To End Burnout, Cybersecurity Must Tolerate Failure

At Gartner Security and Management Summit, speakers explained that you can't buy your way out of cybersecurity burnout. They discussed how a shift from a protection-focused program to a response-focused security strategy can help.

Ijeoma S. Nwatu, Contributing Reporter

June 13, 2024

4 Min Read
Concept of burnout at work. A line of figures and one lying with exhaustion.
designer491 / Alamy Stock Photo

To kick off the 2024 Gartner Security & Risk Management Summit last week, Gartner’s vice president analysts, Christopher Mixter and Dennis Xu opened the three-day conference with an introduction to augmented cybersecurity with a focus on leaving the zero-tolerance-for-failure mindset behind. 

Mixter and Xu spoke to a fully packed main hall at the Gaylord National Resort & Convention Center near Washington, D.C. about Gartner’s approach to augmented cybersecurity, which goes beyond artificial intelligence, and the need for cyber resilience

“It is hard simply to survive amid the complicated operating environment you have to defend," Mixter began. “It gets even harder as budget growth starts to level off, and as the cybersecurity talent gap expands, both here in North America and all around the world. The talent shortage is a very real threat to companies and organizations worldwide. The number of cyber talent we need might as well be a billion for all that we’re going to solve in the near term.” 

Mixter emphasized cybersecurity organizations cannot simply spend or budget away the problem of talent, nor their resiliency. 

Xu asked the audience, “What prevents us from striving amidst complexity? Mindset. The mindset of zero-tolerance failure.” 

Related:10 Ways to Boost Cybersecurity Talent Retention

The premise of Mixter’s and Xu’s presentation centered on the liability that this type of mindset has within cybersecurity organizations, because this mentality fuels burnout and a lack of sustainability amongst the workforce. 

Though preventative investments are important and part of the solution to cyber threats and attacks, it’s not a holistic approach nor a cure-all. Data from Gartner indicates that there is an increase in the impact and frequency of breaches, specifically in Canada and the United States. In 2023, there were 3,205 reported data comprises in the US, a 72% increase over 2021, their data shows. The volume of successful cyber attacks continues to expand as well.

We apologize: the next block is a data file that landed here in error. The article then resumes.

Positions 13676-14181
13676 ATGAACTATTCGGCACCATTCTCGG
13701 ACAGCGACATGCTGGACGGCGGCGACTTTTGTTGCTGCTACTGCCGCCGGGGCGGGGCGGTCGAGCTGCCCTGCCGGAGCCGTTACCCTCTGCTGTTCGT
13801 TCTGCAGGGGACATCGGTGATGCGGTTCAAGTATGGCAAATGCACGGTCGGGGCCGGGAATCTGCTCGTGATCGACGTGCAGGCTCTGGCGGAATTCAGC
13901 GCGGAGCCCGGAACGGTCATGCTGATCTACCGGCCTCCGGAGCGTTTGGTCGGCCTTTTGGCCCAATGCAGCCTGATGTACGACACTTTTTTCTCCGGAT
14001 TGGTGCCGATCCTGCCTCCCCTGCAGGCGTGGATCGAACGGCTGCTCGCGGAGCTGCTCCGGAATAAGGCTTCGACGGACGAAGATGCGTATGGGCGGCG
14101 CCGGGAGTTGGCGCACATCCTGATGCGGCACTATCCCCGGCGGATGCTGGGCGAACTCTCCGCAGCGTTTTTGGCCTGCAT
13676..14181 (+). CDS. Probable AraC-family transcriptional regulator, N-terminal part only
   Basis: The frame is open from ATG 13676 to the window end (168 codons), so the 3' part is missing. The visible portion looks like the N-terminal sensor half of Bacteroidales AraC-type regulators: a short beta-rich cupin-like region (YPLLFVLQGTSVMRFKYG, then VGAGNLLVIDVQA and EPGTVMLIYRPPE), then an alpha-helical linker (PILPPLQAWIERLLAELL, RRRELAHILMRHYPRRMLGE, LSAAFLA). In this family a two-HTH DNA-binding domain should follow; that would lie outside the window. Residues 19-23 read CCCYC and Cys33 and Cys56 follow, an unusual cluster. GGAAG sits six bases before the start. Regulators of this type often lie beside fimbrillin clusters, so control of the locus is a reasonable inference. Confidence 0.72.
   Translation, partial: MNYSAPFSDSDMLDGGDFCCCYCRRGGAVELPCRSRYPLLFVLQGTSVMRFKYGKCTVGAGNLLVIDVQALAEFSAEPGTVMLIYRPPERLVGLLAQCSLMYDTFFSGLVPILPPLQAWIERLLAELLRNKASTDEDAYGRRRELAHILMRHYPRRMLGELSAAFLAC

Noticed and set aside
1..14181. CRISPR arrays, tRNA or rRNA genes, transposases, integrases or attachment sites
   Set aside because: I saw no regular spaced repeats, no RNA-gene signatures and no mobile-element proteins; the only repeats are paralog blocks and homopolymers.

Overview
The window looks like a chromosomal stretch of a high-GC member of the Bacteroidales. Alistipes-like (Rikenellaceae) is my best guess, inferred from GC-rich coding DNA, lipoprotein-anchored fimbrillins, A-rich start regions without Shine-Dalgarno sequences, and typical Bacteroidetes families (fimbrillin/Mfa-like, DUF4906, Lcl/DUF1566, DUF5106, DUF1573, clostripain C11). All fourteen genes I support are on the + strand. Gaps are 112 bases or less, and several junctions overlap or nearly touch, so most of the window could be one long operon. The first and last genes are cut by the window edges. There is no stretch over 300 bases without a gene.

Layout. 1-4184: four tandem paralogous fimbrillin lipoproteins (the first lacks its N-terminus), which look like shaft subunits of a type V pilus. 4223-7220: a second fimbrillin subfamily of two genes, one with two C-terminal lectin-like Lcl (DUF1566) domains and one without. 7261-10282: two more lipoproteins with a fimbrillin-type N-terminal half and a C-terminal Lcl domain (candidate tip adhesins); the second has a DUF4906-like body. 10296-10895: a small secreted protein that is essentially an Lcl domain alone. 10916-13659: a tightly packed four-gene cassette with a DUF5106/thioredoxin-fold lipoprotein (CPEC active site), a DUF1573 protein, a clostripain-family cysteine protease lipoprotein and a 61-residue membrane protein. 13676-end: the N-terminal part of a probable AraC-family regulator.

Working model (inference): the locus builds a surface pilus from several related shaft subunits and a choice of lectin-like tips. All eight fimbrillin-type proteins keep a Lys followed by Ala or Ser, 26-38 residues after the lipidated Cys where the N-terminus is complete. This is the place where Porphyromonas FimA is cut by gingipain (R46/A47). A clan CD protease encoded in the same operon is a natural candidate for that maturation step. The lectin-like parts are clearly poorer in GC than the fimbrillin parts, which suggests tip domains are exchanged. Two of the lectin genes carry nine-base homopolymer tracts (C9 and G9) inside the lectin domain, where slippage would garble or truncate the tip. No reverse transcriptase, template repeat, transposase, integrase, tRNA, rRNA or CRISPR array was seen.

To thrive, “we need highly mature sustainable response and recovery capabilities,” Mixter suggested. Per Gartner’s Cybersecurity Controls Assessment, which surveyed roughly 500 organizations, response and recovery ranked the highest priority, even ahead of protection as Xu noted. Conversely, response and recovery “have the largest gap between priority level and desired level of maturity,” Xu explained. 

According to Mixter, underinvestment in response and recovery is a result of the zero-failure mindset, and that underinvestment “is driving cybersecurity teams into the ground.”

Related:How CISOs Can Contend With Increasing Scrutiny from Regulators

“62% of cybersecurity leaders have experienced burnout at least once in the past year,” Xu shared according to Gartner. “You all are doing good work, but you shouldn't have to be heroes.”

This sentiment was central to the keynote presentation and the conference at-large. Cybersecurity organizations must develop a culture of sustainability and resiliency without compromising their workforce, particularly because potential cyber attacks are inevitable. 

screen in hallway of Gartner conference

Xu offered a definition of augmented cybersecurity: to sustainably defend the organization and to elevate response and recovery to equal status with prevention. Augmented cybersecurity organizations identify with the following characteristics:  

  1. Fault tolerance - shifting leaders from zero-failure mindset and prioritizing response and recovery.

  2. Minimum effective toolset - reducing amount of effort that is required to maintain a cybertechnology footprint.

  3. Resilient cyber workforce - strong self-care and mental health support.

Beyond building and maturing into an augmented cybersecurity organization, Mixter and Xu touched on generative AI and its impact, which Gartner monitors with its radar tool across different categories. 

Other ways and areas to encourage cyber fault tolerance is the involvement of third parties including vendors. Building competencies in response and recovery across multiple areas of your business processes and within an organization is essential. Additionally, hiring specialists with technical expertise can make the difference between containing an emergency and allowing it to consume your organization. 

Related:‘They’re Coming After Us’: RSA Panel Explores CISO Legal Pressure

The analysts recommend using GenAI to develop efficiencies and to determine the fewest technologies to observe, defend, and respond to threats. 

In pursuing augmented cybersecurity, treat resilience like a true competency. One organization, an Australian nonprofit called Cybermindz, supports mental health professionals in the cyber community. They have programs and courses to address burnout and psychological well-being. Part of building resiliency is redesigning work to reduce burnout and one way to change the workplace is via employee feedback and engagement. 

About the Author(s)

Ijeoma S. Nwatu

Contributing Reporter

Ijeoma S. Nwatu is a freelance journalist with a background in communications and marketing. She is based in Baltimore.

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